The dismissive avoidant attachment personality is more common in today’s relationships than we may think. Are you this type of person?
As I read about this behavior, I started to realize more and more that this could be me, well, at least some of the characteristics. I started to notice the After failed relationships and marriages, I began to pull away from intimacy and build the world of “me” as a security blanket. Yes, I could have a dismissive avoidant attachment, and I am not sure how I feel about that.
Indicators of dismissive avoidant attachment
Some signs of this behavior may not be easy to notice, as much of it looks a lot like extreme independence. However, there is a difference between healthy freedom and the blatant desire to separate yourself from any sort of relationship at all.
Here are a few ways you can tell if you experience a dismissive-avoidant attachment.
1. Control issues
Dismissive-avoidant attachment behavior keeps you on high alert. You are always in fear of someone trying to control you. Anything that would hinder your freedom and your set lifestyle must be eliminated.
The fear of being controlled is so strong that the one who has the dismissive avoidant attachment personality style will sometimes end up trying to control others themselves or attempt to control certain situations.
2. Fear of commitment
This personality style has a strong fear of commitment because it means compromising or giving up the way they used to live. They have become comfortable with a certain way of living and something that threatens to alter that in any way is unattractive to them.
So, where relationships are concerned, this personality type will make excuses. If they do happen to commit, they will constantly criticize their partner because they’ve given them a space in their mind, and they expect perfection in that space.
3. Independence is number one
You will see a personality type that craves independence over all else. This means a relationship will fall second, obviously. Although they do find themselves in relationships, they will always try to retain every little shred of freedom possible.
This does cause problems in relationships because partnerships require unity and sacrifice. With independence, sacrifice just doesn’t fit in.
4. They are blunt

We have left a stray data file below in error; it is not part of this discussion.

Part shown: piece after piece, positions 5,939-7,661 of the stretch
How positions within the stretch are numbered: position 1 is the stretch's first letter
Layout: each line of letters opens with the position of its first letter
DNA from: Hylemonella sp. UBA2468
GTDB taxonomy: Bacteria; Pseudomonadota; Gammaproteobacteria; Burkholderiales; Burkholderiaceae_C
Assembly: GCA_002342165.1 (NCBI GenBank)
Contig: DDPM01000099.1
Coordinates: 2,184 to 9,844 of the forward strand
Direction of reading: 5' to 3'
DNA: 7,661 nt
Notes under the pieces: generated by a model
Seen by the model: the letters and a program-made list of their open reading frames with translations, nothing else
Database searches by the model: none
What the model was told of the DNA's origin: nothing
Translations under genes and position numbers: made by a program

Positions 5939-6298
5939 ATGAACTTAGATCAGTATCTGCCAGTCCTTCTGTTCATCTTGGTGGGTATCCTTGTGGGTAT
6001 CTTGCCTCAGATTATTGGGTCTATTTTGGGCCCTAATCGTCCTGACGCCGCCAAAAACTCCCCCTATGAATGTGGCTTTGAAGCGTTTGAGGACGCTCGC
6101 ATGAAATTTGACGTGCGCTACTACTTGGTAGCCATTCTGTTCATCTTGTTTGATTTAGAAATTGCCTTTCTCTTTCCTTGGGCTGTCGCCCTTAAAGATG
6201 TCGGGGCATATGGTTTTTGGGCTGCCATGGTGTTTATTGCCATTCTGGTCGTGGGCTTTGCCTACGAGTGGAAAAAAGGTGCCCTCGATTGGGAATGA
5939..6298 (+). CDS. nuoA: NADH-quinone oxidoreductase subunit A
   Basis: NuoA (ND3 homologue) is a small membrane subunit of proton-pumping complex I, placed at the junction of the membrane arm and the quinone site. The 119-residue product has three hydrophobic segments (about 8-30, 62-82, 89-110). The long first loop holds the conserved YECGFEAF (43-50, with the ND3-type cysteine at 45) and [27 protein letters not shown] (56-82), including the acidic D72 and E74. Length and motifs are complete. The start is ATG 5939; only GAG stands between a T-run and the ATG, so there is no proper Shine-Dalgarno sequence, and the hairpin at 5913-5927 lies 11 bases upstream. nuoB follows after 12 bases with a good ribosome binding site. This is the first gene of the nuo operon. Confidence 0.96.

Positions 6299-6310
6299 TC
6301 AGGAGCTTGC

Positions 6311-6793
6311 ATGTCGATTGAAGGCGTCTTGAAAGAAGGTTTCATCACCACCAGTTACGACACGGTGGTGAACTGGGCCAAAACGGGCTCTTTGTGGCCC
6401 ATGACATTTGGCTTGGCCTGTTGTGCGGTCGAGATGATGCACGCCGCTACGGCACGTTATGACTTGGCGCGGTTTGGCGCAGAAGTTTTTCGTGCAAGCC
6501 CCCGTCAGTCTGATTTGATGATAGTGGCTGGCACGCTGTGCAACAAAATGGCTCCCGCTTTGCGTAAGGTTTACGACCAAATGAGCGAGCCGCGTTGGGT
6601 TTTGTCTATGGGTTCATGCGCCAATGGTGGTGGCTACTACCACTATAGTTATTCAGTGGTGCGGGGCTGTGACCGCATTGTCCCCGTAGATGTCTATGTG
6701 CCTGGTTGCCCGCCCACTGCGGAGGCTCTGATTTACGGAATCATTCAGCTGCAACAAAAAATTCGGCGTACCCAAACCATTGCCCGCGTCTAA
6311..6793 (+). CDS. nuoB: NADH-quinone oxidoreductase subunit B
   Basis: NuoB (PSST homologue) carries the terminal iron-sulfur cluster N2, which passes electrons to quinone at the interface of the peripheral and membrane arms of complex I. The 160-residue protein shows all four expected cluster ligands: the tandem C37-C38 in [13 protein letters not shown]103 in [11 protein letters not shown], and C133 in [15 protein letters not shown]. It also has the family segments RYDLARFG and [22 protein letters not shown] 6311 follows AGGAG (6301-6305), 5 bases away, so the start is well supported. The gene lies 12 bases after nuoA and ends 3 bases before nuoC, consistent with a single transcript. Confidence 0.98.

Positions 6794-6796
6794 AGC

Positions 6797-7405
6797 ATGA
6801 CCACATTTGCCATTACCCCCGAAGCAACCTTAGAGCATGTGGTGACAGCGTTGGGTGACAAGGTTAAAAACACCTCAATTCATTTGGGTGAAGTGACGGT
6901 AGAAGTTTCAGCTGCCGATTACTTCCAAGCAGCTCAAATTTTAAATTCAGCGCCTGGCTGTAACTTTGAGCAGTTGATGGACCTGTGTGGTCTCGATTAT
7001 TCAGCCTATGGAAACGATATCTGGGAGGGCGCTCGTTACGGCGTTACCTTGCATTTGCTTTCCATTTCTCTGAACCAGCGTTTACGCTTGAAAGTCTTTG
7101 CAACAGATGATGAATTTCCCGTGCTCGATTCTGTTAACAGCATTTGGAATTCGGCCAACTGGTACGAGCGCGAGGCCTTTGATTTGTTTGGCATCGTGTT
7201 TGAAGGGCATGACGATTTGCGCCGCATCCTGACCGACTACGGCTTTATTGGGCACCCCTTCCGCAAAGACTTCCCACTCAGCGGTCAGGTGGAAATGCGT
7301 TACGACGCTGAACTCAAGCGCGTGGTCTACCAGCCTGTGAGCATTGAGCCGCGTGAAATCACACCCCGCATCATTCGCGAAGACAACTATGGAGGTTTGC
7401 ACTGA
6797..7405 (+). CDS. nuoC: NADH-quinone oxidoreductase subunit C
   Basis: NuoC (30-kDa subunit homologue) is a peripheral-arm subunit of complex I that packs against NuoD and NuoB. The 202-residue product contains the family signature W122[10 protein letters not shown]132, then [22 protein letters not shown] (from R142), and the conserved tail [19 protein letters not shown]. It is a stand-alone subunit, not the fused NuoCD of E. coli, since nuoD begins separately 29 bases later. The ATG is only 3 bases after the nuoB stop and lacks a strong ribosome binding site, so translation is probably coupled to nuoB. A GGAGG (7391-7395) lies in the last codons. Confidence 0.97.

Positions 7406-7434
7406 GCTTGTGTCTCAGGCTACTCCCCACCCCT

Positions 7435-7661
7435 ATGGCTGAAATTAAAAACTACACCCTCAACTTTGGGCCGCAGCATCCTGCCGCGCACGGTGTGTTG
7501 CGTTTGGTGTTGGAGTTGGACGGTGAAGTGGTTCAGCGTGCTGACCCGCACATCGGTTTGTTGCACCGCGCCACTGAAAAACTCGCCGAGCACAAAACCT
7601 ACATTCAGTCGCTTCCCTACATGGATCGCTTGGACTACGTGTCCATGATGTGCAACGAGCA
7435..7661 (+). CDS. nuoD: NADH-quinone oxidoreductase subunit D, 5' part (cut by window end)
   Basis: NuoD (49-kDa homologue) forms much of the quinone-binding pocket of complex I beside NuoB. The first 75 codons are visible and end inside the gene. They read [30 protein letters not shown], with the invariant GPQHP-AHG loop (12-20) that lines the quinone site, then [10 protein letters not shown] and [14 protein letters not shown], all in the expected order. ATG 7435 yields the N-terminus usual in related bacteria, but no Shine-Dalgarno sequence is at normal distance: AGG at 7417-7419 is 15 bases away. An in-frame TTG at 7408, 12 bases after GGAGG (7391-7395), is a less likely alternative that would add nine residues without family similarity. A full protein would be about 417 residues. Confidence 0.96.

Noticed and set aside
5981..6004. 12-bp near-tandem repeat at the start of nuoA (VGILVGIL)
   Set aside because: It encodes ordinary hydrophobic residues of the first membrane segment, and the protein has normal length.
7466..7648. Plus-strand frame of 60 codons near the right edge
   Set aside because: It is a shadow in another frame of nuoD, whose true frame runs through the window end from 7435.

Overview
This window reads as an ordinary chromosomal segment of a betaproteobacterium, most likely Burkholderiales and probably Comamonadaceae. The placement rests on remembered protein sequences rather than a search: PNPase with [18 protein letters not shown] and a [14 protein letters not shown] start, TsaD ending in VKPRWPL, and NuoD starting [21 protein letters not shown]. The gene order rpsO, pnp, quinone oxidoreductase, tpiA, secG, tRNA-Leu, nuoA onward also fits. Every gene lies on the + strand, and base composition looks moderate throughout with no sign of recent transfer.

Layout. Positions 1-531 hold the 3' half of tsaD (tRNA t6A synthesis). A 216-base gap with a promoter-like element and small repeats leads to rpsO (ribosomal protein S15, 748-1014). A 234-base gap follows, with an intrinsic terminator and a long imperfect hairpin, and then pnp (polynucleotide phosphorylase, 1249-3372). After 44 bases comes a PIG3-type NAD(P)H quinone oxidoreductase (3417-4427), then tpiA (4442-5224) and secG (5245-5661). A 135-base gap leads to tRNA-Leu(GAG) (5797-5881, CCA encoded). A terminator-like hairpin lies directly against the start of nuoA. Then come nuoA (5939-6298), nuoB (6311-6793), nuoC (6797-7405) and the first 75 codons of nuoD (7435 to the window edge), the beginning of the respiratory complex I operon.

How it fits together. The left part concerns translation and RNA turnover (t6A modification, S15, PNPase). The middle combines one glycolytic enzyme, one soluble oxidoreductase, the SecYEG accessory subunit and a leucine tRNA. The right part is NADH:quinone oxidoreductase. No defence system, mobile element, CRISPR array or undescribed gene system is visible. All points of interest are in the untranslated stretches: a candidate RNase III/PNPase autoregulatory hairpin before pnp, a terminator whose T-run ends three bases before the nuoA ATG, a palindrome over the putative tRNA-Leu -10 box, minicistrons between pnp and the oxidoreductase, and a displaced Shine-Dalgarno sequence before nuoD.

Those with dismissive avoidant attachment style personalities will be blunt in their speech. They say what they mean and they will not sugar-coat it either. These personalities believe that any emotional support should be found within yourself, as they are often alone because they choose to be this way.
They may talk rough and tell you to do many things on your own, as intimacy is not a strong point.
5. Inability to show emotions
People who have dismissive avoidant attachment aren’t that great at showing emotions. Instead of crying when a loved one leaves, they will easily accept the changes. Sometimes this comes from years of experiencing heartbreak and trauma, so much that they’ve become hardened to emotional expression.
Sometimes they still feel the overflow of emotions, but they just don’t know how to let it show.
6. Not worried about the end
The dismissive avoidant attachment style personality is not worried about the end of a relationship. In fact, if someone breaks up with them, they will just act like there’s nothing they can do. They will not try to save the relationship, rather, they will just bury their heads in the sand and see what happens.
How do you size up?
While I personally can relate to some of these signs, not all of them fit 100%. I guess that’s a good thing. While, on the other hand, I know other people who fit in with some of the other signs with this personality type. The dismissive avoidant attachment style is still kind of new to me, but I am learning.
If you notice any of these signs within yourself, don’t let it get you down. As long as you are facing the truth about yourself, you have the ability to work on these things. After all, none of us are perfect.
In the end, if a family member or spouse falls in this category, you have to make the ultimate decision as to whether you remain around them or cut off contact. This will depend on the strength of your own self-image. I wish you luck and hope for the best.
By Sherrie H.
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